Had Kevin Rudd not had the good fortune to make an advantageous marriage, then we can probably assume that the considerable wealth of his would-be nemesis Malcolm Turnbull could be more of an issue in public discussion than it is.

As things stand, Mr Turnbull’s rumoured $130million fortune and its occasional gain-seeking peregrinations are only sometimes the stuff of open debate. It would be awkward, after all, to call the kettle gilded when we are the jewel encrusted samovar. All that said, the politics of what might reasonably be thought to constitute “envy” sometimes raise their head … as they did yesterday, when treasurer Wayne Swan poked at Turnbull for some quick exits the Opposition leader made in the past fortnight from certain property based investments under pressure.

“Mr Turnbull, on the one hand, was saying the global financial crisis was over-hyped and, on the other hand, he was moving his own funds out of the system,” the Treasurer told Sydney radio 2GB yesterday. “That tells you something about Mr Turnbull’s double standards.”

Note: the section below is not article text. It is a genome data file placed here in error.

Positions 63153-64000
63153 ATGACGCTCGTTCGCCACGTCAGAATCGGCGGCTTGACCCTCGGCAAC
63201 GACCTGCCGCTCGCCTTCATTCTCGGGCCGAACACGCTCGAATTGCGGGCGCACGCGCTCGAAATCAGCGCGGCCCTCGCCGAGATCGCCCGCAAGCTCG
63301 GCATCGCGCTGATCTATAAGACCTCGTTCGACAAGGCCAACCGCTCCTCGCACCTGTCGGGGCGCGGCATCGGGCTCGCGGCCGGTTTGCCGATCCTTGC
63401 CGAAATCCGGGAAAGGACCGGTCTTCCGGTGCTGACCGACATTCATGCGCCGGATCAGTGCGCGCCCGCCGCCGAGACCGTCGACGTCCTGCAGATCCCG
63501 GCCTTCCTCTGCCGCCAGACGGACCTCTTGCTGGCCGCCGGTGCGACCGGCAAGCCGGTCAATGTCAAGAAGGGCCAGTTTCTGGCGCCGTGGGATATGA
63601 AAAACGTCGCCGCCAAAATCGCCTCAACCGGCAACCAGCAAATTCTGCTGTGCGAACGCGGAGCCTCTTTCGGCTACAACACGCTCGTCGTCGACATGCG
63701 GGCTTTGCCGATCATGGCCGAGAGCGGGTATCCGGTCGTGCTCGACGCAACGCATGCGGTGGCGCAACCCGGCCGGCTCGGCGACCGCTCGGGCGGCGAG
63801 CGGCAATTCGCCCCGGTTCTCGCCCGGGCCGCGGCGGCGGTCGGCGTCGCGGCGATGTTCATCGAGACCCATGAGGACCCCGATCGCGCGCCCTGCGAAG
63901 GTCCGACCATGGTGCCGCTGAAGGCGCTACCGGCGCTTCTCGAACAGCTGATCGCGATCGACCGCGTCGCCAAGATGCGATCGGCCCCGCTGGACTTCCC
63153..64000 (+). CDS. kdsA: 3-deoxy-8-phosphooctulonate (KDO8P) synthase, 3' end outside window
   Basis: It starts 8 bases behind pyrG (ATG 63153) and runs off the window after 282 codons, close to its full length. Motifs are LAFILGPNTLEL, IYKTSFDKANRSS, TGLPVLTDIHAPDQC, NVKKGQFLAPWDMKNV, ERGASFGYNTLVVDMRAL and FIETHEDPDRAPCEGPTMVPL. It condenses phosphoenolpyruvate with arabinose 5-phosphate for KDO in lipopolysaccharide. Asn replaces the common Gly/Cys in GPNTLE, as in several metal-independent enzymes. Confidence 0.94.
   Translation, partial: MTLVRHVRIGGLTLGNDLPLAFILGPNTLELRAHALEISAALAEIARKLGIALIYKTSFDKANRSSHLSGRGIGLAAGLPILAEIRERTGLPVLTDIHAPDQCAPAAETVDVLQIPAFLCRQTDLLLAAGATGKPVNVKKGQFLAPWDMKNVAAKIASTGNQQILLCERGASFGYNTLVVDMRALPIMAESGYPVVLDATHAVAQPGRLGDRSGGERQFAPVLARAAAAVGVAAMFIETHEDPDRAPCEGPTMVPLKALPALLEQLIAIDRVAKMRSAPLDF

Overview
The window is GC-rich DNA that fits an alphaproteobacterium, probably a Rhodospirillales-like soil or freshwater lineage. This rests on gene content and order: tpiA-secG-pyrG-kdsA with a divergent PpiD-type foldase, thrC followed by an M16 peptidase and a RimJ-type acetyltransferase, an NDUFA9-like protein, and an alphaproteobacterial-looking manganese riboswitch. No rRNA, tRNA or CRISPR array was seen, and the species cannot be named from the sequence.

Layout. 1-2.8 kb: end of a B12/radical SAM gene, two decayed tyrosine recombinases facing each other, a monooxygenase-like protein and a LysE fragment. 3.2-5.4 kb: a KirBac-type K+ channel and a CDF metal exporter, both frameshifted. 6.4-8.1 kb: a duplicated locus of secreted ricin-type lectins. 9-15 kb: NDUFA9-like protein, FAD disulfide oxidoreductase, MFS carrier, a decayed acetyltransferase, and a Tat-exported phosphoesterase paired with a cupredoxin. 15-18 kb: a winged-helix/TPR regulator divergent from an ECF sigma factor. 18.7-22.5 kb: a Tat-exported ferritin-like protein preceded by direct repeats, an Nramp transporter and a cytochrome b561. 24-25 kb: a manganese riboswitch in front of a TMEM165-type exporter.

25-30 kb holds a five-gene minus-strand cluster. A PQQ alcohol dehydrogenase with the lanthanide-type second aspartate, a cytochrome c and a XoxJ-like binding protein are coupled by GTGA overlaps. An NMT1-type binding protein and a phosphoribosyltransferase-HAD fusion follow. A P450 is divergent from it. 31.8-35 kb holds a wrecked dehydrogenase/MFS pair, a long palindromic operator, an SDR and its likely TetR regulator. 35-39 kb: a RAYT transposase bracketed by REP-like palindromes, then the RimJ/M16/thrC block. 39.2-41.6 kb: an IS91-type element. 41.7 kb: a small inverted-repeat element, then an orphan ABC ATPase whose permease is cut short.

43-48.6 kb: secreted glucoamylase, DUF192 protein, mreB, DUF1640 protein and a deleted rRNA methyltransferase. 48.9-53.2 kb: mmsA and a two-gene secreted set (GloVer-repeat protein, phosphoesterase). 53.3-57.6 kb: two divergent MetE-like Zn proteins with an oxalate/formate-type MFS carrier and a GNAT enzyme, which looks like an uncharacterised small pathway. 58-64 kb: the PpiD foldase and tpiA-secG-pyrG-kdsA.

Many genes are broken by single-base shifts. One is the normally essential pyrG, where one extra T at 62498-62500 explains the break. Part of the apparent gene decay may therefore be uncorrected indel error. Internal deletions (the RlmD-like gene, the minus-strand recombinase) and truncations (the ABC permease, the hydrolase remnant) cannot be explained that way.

If Turnbull’s wealth, or for that matter Rudd’s, is any sort of political point then it should only be to their credit. It speaks volumes for the character of such high net-worth individuals that they are prepared to sacrifice the earning capacity of private enterprise for the more meagre returns of public service. Politicians willing to make that sort of sacrifice should be treasured not pilloried. One imagines that many, particularly on the conservative side of politics, wish that there were more in their ranks prepared to follow in Turnbull’s footsteps and forego earnings in favour of a tour of political duty. We’d all be the richer of they would. Cop that Michael Kroger.   

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Peter Fray
Peter Fray
Editor-in-chief of Crikey
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